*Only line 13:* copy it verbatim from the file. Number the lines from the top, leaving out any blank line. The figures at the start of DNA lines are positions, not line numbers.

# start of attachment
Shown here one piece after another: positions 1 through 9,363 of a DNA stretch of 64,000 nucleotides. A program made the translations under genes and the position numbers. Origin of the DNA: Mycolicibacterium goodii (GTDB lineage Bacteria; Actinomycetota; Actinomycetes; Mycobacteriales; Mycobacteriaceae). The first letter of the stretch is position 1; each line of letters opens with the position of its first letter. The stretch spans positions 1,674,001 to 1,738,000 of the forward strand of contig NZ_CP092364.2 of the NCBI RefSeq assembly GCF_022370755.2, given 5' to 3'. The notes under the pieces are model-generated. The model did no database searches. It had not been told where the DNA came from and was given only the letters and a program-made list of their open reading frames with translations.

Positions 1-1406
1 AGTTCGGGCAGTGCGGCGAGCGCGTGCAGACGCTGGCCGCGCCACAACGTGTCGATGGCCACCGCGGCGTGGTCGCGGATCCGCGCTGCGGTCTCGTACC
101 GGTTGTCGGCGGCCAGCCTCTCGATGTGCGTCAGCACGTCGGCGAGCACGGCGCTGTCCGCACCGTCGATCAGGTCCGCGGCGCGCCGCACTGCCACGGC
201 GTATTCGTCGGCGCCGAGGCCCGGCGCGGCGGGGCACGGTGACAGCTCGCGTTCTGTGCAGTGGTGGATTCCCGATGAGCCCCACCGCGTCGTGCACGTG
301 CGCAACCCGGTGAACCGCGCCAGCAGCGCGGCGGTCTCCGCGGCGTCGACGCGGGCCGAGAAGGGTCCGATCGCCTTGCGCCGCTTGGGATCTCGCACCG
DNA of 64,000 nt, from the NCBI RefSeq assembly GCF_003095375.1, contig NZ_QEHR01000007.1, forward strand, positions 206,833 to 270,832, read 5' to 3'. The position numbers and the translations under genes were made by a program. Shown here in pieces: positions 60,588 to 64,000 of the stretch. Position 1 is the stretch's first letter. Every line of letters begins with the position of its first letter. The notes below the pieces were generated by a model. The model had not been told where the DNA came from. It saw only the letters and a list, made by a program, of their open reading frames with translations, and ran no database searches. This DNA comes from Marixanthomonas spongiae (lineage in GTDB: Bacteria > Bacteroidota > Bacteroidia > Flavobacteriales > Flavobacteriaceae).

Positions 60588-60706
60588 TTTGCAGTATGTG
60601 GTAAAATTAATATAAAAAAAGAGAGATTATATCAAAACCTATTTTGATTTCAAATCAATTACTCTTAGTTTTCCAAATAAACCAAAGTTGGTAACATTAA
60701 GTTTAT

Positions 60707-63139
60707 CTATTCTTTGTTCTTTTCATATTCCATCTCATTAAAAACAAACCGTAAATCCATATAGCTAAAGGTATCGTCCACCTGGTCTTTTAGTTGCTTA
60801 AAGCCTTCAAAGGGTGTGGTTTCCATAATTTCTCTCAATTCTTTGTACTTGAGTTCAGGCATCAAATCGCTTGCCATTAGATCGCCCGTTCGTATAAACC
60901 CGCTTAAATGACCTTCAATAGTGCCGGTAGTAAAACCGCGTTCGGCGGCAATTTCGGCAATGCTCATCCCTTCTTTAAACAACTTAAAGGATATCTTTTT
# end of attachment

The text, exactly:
60707 CTATTCTTTGTTCTTTTCATATTCCATCTCATTAAAAACAAACCGTAAATCCATATAGCTAAAGGTATCGTCCACCTGGTCTTTTAGTTGCTTA